Master Jason Tsou not mincing any words

Discussion in 'Chinese Martial Arts - General' started by TaiChiTJ, Feb 2, 2018.

  1. TaiChiTJ

    TaiChiTJ Brown Belt

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    The authors describe the origins of the style, methods of training, and the crucial differences between forms practice and application of the techniques in a real fighting situation

    They contend that an emphasis on athletic performance, such as in tournaments and competitions, leads to a loss of understanding of the functionality of the movements. In turn, this leads to predictability and hesitation on the part of the fighter. The martial aspects of the style eventually become diluted and the true purpose and effectiveness of the training is lost.

    Journal of Chinese Martial Arts
     
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  2. gpseymour

    gpseymour Sr. Grandmaster

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    I don't buy the premise that competition leads to predictability and hesitation. In my experience, predictability and hesitation are part of what training for competition aims to eliminate.
     
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  3. Juany118

    Juany118 Senior Master

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    I think they are talking about the focus on athletic competition. So you aren't talking actual sparring or Lei tai but training for a well choreographed dance, even when it's with an "opponent." The Chinese Government actually did this quite intentionally when they made the transition from suppression of TMA to using it as a tool in their tourism industry tool box.

    If training for this is what they are talking about...



    And not



    I think they might have a point.
     
    Last edited: Feb 13, 2018
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  4. Buka

    Buka Grandmaster

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    In my opinion, the best thing about competitions is, you suddenly find yourself fighting against a person you've never seen before - and he is just as nuts as you are.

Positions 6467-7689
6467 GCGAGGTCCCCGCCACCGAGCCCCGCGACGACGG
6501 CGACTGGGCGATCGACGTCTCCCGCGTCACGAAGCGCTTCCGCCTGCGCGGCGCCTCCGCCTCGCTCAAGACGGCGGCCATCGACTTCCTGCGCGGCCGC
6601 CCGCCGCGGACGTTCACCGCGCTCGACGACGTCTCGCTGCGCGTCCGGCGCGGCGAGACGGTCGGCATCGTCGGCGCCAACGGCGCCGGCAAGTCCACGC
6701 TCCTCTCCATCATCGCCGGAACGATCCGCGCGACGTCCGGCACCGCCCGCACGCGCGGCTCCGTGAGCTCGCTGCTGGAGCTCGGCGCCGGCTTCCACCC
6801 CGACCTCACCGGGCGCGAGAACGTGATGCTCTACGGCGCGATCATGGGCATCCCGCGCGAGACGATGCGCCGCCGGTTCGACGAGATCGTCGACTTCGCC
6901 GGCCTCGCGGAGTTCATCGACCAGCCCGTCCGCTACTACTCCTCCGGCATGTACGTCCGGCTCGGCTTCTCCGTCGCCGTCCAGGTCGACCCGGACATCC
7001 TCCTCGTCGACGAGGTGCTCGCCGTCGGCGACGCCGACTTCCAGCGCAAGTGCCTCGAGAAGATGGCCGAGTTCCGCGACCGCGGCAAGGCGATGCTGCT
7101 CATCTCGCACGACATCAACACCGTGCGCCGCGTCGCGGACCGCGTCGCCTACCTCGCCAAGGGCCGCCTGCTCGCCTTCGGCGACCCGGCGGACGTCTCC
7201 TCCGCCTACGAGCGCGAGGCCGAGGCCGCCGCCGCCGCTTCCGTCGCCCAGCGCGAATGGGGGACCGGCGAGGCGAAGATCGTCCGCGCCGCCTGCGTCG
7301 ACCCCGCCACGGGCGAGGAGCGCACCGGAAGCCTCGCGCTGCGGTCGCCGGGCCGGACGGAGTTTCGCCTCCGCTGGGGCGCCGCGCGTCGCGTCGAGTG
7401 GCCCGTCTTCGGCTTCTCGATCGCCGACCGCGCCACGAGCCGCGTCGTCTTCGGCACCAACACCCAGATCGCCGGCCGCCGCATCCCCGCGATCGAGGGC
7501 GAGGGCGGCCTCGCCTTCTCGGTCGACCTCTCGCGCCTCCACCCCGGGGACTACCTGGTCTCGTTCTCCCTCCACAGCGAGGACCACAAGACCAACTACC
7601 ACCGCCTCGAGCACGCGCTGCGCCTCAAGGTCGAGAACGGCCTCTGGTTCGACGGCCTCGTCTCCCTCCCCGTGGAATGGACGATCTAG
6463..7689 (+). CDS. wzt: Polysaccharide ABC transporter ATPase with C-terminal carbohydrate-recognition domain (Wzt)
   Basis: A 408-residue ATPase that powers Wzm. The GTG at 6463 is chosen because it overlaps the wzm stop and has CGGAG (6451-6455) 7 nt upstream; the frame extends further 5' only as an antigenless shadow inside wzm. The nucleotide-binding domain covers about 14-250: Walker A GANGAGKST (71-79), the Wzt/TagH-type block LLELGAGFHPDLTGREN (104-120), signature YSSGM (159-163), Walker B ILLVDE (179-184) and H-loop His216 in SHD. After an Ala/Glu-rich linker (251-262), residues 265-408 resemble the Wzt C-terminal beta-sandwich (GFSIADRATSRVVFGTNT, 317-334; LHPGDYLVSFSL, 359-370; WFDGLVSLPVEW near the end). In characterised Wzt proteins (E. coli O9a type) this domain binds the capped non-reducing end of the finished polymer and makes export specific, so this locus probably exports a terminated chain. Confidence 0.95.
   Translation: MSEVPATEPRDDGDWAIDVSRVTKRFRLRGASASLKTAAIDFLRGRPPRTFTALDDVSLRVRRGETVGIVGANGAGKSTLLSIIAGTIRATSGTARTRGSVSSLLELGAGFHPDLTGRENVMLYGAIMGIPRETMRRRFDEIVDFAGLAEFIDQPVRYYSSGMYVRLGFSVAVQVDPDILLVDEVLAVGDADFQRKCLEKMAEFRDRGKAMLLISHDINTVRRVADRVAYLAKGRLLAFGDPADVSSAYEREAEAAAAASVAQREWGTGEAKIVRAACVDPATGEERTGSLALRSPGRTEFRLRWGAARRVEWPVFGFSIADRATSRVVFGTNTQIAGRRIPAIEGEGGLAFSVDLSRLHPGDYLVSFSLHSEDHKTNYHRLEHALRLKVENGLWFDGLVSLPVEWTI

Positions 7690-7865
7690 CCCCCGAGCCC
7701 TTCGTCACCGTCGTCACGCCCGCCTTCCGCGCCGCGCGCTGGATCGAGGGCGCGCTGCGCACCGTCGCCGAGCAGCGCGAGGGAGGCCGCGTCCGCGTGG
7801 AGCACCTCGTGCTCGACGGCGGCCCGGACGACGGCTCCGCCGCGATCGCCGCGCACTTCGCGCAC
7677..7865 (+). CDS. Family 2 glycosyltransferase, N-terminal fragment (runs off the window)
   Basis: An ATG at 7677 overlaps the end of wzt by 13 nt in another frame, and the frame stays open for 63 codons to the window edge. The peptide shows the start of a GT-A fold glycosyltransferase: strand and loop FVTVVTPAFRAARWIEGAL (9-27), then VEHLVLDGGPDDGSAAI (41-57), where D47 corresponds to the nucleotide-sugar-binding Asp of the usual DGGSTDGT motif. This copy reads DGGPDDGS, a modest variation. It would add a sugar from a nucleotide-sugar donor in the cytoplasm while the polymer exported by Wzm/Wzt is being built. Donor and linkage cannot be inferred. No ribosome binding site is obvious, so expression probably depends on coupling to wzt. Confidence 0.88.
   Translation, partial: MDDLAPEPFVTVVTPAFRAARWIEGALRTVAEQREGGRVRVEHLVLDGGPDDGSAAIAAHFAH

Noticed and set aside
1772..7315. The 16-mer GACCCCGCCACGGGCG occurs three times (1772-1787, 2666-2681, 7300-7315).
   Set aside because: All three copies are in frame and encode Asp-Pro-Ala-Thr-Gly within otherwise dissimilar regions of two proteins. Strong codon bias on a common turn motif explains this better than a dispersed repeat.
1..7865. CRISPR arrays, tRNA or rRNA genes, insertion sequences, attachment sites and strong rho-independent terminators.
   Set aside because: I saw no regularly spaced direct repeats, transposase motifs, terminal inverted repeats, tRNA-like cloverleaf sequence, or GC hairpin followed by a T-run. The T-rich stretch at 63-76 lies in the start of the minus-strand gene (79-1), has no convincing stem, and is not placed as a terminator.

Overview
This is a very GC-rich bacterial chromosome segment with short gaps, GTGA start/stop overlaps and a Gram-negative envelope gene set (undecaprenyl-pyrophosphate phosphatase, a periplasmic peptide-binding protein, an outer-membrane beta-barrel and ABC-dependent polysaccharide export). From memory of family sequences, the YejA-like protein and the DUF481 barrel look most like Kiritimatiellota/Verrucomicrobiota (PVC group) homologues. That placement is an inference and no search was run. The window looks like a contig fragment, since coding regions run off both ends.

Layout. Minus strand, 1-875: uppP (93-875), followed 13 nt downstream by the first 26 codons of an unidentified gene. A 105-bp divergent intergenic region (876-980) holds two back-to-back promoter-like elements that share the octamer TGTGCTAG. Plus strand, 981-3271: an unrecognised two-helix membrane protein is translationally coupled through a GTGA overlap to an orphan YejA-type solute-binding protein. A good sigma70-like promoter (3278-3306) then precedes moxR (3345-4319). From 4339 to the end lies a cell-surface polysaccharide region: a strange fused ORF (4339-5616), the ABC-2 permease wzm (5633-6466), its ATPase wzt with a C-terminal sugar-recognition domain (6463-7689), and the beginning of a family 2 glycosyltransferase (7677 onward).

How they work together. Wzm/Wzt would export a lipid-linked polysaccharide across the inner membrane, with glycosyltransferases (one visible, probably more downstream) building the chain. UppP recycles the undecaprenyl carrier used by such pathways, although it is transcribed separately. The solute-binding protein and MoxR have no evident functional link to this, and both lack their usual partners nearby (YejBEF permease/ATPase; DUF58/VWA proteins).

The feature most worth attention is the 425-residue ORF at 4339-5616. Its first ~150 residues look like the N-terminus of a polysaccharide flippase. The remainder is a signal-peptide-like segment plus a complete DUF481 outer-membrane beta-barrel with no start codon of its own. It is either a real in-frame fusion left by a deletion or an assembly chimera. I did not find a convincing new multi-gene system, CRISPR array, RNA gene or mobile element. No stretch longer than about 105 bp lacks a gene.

Like Twain said, "A man who carries a cat by the tail learns something he can learn in no other way."
     
    Last edited: Feb 13, 2018
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  5. Xue Sheng

    Xue Sheng Sr. Grandmaster

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    Something to consider when reading the article from Jason Tsao. He is a traditional Long Fist guy. Traditional log fist is all about fighting. However most people who do long fist are doing the flashy stylized forms that were developed based on traditional long fist. The competitions he is speaking of are forms competitions of something that looks a little like the long fist of Jason Tsao's from his POV. Any fighting he would be referring to by comparison would be comparing his traditional long fist approach to Sanda/Sanshou matches.
     
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  6. Anarax

    Anarax 2nd Black Belt

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    The historical context of the shift from practical Chinese styles to more the "athletic" wushu is the Boxer Rebellion that took place in China in 1899.

    The overall conversation going on about competition training's practicality is very dependent on the type of training. Training for a full contact karate competition is going to be more practical than training for a light-contact point competition.
     

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